The maiden voyage of China’s first aircraft carrier, a vintage cold war aged throw-away, which was sold for scrap metal by the Ukraine. As you know generally the US sinks its old vintage aircraft carriers, donates them to a museum, or cuts them up for scrap. We’d never risk using them for such a modern Navy. Of course, sometimes they do make great fish and sea life habitats underwater when we sink them for target practice.
China on the other hand wants to build its Red Army’s Navy on the cheap and is okay with old cold-war hand-me-downs. And so, it has put a wonderful paint job on its latest bone-yard bound boat. There was an interesting piece in SpaceWar Online News recently titled; “China Says Aircraft Carrier Achieved Objectives on Its First Voyage,” by Staff Writers in Beijing, the article was published on August 31, 2011. Indeed, I agree, the Great China Treasure Fleet Aircraft Carrier did achieve its objectives in that; “It Didn’t Sink,” as was the big worry in the Chinese Red Army’s Navy during its sea trials.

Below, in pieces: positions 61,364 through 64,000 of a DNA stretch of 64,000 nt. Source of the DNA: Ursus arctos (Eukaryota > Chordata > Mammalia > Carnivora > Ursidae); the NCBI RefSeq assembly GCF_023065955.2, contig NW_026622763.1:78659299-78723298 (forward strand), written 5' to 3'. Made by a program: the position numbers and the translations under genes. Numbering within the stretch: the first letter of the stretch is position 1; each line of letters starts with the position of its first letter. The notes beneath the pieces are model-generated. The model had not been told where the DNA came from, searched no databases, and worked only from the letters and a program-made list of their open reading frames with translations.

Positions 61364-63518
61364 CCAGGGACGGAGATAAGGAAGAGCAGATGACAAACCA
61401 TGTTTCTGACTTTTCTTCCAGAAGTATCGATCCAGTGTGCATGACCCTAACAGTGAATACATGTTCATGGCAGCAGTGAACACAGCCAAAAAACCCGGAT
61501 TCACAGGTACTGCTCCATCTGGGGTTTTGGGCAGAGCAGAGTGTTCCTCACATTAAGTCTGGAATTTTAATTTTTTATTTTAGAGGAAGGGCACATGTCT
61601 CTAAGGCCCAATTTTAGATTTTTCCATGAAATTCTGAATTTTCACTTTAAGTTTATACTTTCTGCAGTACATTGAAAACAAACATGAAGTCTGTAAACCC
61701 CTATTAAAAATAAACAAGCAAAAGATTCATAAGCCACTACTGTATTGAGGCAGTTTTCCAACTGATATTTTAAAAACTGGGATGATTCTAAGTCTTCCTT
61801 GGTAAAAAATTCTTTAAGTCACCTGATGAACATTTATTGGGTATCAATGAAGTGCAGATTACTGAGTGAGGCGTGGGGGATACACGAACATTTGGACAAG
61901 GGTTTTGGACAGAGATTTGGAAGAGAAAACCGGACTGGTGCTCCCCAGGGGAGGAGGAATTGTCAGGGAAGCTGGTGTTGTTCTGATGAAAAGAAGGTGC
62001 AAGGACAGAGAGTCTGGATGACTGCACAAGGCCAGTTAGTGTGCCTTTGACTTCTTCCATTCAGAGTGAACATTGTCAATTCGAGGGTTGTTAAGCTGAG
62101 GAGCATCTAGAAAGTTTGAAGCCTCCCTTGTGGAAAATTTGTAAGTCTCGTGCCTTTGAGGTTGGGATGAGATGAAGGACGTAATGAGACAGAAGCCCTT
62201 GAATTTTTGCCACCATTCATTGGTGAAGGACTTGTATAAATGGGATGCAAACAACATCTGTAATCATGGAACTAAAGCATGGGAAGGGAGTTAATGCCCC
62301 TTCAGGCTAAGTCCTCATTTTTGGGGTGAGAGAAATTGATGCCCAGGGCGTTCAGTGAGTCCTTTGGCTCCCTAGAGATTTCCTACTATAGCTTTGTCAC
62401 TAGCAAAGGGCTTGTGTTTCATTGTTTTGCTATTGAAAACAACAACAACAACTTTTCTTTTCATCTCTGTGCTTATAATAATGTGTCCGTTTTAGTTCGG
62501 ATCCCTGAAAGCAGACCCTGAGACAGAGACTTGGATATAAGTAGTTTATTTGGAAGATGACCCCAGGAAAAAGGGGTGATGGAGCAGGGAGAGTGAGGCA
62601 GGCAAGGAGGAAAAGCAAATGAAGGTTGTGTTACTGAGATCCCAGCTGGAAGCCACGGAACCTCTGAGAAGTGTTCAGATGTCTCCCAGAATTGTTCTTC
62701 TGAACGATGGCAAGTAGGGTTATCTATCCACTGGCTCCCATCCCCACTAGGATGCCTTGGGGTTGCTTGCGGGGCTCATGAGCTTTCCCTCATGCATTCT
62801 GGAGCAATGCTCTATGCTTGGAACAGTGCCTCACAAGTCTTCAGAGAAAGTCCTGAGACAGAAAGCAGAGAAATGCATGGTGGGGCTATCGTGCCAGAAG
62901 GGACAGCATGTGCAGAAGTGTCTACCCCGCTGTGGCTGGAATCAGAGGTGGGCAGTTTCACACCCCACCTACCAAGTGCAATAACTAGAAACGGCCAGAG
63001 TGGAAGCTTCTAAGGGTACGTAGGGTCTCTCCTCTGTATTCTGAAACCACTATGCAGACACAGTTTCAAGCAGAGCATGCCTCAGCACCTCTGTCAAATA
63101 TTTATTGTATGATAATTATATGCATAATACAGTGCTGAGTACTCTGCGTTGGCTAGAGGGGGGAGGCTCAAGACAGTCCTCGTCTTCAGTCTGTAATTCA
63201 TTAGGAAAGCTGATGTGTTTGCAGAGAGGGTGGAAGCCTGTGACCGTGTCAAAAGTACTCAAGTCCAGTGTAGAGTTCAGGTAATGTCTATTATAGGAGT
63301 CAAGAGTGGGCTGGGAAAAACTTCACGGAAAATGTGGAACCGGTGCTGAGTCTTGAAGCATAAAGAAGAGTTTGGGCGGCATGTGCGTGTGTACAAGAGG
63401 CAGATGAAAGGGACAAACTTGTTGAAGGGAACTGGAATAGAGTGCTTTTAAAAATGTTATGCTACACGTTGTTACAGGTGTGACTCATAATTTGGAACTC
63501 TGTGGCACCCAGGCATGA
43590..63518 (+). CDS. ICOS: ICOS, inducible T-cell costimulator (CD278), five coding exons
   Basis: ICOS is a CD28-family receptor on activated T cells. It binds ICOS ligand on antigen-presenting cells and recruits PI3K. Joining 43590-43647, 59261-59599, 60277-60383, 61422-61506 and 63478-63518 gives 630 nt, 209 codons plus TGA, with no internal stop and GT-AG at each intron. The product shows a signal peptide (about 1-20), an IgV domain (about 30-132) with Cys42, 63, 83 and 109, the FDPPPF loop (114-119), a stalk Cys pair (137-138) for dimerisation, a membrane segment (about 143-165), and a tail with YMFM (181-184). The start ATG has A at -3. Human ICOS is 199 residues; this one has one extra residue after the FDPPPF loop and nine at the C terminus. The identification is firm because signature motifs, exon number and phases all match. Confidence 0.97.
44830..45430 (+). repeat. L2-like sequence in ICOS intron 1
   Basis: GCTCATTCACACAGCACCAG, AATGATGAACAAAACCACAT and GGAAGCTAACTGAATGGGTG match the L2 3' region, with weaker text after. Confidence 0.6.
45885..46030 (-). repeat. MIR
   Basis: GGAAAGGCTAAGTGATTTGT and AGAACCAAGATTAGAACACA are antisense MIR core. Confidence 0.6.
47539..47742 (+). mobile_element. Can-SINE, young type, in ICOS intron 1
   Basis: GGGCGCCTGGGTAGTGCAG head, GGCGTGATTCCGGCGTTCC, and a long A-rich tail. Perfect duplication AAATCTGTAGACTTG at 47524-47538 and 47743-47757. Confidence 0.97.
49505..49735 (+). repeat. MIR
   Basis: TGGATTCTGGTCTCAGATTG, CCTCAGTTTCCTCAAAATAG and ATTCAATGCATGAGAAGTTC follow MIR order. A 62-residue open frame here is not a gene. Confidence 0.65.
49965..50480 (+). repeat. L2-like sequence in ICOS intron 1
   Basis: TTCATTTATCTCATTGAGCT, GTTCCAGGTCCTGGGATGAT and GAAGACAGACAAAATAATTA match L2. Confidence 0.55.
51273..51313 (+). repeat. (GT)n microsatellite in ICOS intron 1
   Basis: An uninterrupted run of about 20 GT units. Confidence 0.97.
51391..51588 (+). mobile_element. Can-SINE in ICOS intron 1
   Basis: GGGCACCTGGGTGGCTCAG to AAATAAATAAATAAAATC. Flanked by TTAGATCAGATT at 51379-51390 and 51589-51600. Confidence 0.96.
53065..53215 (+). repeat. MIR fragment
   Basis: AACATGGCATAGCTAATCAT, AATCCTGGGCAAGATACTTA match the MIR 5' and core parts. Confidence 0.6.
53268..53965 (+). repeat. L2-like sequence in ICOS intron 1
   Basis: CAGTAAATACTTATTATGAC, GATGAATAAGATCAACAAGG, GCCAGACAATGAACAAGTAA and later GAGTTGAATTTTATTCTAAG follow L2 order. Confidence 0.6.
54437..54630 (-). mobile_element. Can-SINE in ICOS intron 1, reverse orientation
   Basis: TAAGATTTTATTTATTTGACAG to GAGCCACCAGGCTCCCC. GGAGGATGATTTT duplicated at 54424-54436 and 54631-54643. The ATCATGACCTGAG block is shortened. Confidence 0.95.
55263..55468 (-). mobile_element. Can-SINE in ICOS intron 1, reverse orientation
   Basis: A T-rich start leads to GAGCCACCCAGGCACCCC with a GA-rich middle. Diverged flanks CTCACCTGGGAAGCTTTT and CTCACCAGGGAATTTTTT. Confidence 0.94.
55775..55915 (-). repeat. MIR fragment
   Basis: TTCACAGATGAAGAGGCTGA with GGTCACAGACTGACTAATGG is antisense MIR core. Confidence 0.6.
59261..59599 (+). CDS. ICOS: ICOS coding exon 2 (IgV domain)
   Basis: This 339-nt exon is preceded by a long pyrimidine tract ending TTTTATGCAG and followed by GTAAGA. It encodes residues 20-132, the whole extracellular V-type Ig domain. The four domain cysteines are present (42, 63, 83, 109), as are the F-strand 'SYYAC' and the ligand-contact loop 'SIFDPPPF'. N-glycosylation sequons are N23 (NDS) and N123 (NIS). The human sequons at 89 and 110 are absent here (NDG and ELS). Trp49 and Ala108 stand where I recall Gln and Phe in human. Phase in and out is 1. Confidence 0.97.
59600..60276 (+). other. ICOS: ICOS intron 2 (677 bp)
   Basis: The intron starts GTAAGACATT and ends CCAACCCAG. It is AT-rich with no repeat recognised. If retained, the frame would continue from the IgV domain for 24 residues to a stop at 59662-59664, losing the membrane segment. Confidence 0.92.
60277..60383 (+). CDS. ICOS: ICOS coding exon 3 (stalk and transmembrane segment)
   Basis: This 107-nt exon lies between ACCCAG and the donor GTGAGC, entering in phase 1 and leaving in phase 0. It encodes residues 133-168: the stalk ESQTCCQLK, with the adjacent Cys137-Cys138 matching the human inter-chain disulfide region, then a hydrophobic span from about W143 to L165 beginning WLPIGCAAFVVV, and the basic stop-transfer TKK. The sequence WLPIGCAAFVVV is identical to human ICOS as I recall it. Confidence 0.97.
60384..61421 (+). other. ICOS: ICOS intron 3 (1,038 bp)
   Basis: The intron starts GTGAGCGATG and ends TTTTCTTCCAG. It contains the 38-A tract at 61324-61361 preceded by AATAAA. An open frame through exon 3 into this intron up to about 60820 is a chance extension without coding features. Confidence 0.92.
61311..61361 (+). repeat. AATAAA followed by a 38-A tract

Many Naval observers were fascinated by China’s attempt to sail this old boat, even more impressed when it went out for sea-trials and didn’t sink. Painting over old corrosion is risky, and challenging, but apparently a risk China is willing to take with their sailors’ lives. What brave sailors they are too, imagine sailing around on an old aircraft carrier, one built by a foreign nation which deemed it unsafe to use, so unseaworthy that it sold it for scrap metal. Thankfully, the big boat made it back to its base without any major incident and only took on water in a few places.
After the next set of repairs, China will attempt to have Chinese fighter planes land on the vessel without breaking apart. This will be difficult for China’s top fighter pilots, who have been known to have mid-air collisions with four-engine patrol planes off their coast line. Landing on an aircraft carrier is not easy, especially an old one with less-than-state-of-the-art guidance and approach control systems. If the Chinese can make this next step they will begin patrolling the South China Sea, while launching and attempting to recover aircraft.
Perhaps, by 2020 the Chinese will have everything under control and be able to do routine missions without loss of aircraft, pilots, ships, or sailors. We wish the Chinese well in their attempts to float this big boat in the unforgiving Pacific Ocean. Please consider all this.
By Lance Winslow
Article Source: ezinearticles.com